Jaak Madison: Secret quotas of the new European migration pact ({{contentCtrl.commentsTotal}})

Jaak Madison
Jaak Madison Source: Siim Lõvi /ERR

The European Commission's new migration pact prescribes that if expulsion does not succeed in eight months, the member state responsible for the expulsion of the migrant will have to receive them on its territory, effectively completing the process of accepting a quota migrant, MEP Jaak Madison writes.

The European Commission unveiled its new migration pact last Wednesday the coverage of which in the media has been superficial at best and centered around amplifying the Commission's slogans.

It has long been said that there will not be new mandatory migration quotas and the ordinary person led to believe that borders will be strengthened and illegal migrants expelled. If countries have been unable to manage it so far, why should things be different now?

European institutions are controlled by the left and one of the authors of the new pact, Internal Affairs Commissioner Ylva Johansson really believes that "immigration will cause our continent to blossom." She describes migration from third countries as beneficial and necessary.

Common sense would suggest that Johansson is not going against her convictions, which is also evident in the pact that is riddled with clever little clauses.

The devil is in the details and the mandatory solidarity mechanism the elephant in the room in this case. It gives member states the choice of whether to accept immigrants or sponsor returning them. If the so-called solidarity forum finds the member state's measures unsuitable or insufficient, they can still theoretically enforce quotas.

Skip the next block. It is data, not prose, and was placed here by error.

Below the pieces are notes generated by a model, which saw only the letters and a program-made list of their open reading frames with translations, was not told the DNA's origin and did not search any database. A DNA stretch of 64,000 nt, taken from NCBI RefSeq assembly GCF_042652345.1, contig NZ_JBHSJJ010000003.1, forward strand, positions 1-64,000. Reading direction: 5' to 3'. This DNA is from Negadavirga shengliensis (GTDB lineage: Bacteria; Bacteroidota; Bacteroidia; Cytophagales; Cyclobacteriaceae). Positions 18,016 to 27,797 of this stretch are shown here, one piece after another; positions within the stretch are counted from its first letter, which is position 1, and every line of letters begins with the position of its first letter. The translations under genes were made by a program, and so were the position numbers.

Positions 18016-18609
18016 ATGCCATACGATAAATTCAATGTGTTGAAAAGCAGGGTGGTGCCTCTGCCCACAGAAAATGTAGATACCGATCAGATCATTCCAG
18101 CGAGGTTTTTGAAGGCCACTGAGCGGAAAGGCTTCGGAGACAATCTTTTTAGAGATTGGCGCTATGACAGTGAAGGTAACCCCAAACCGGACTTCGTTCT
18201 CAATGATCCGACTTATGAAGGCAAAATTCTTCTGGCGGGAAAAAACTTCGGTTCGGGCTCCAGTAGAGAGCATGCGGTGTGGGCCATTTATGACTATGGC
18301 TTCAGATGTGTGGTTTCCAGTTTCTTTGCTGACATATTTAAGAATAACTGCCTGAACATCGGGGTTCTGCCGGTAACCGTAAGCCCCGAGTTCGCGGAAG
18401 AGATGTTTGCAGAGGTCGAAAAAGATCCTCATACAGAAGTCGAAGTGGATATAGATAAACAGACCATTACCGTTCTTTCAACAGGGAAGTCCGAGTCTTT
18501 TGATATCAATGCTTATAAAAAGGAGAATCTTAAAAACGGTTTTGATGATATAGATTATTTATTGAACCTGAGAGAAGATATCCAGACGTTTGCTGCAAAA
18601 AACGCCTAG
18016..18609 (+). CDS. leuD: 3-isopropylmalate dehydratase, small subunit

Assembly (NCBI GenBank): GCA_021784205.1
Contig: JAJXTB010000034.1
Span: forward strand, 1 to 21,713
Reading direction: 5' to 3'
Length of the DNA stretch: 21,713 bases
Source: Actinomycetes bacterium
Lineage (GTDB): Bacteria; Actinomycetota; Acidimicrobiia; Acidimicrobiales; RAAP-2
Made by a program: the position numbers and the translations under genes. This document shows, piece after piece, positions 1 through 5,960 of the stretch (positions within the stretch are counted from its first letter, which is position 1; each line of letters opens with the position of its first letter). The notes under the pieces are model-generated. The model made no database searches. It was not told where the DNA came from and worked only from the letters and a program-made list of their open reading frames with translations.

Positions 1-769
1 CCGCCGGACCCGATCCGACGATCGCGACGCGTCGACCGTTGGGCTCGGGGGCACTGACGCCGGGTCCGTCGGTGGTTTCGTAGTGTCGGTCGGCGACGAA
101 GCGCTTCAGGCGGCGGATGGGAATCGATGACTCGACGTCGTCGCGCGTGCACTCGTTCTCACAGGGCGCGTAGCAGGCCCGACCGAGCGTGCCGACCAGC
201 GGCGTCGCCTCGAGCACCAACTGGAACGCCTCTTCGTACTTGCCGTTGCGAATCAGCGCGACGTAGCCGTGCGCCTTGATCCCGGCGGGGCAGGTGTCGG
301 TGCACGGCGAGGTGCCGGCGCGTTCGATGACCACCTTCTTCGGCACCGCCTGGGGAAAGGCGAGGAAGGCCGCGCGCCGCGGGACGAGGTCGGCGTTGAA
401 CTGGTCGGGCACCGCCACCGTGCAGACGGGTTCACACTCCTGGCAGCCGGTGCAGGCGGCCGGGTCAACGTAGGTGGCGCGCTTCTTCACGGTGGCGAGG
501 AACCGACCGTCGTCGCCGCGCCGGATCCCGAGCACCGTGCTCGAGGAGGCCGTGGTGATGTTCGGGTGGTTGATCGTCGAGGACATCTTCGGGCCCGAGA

How many countries would decide to allow migrants? If all countries only tried to demonstrate mandatory solidarity by sending migrants back, pressure on border countries would not be relieved to any notable degree.

Someone will have to allow migrants entry, while even member states that would normally be willing to accept them, such as Germany and Sweden, are wary of losing votes to the right these days. In the end, we might even see these "solidarity states" refuse to accept enough migrants, leaving Europe at an impasse again.

If we were to choose the return mechanism, the illegal migrants to be expelled might still end up in Estonia. The migration pact prescribes that if expulsion does not succeed in eight months (four months during a crisis), the member state responsible for the expulsion of the migrant will have to receive them on its territory, effectively completing the process of accepting a quota migrant.

Expulsion fails very often because a migrant cannot be returned to a country where their well-being might be in danger or if the country of origin refuses to cooperate. You can imagine there are quite a few such countries in Africa.

According to the Migration Pact, cooperation with countries of origin would be influenced using visas. Those that refuse to coordinate will be denied European visas, while those that do will have them. This would in turn work to legalize and add to migration from third countries through work, study and residence visas.

The pact at hand will pass through several rounds of debates and compromises before it is finished and could change in time. Even the left is criticizing the pact for not achieving enough, looking to add tougher conditions. Time will tell what will happen. Until then, we wish Europeans health and a cool head.

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Editor: Marcus Turovski

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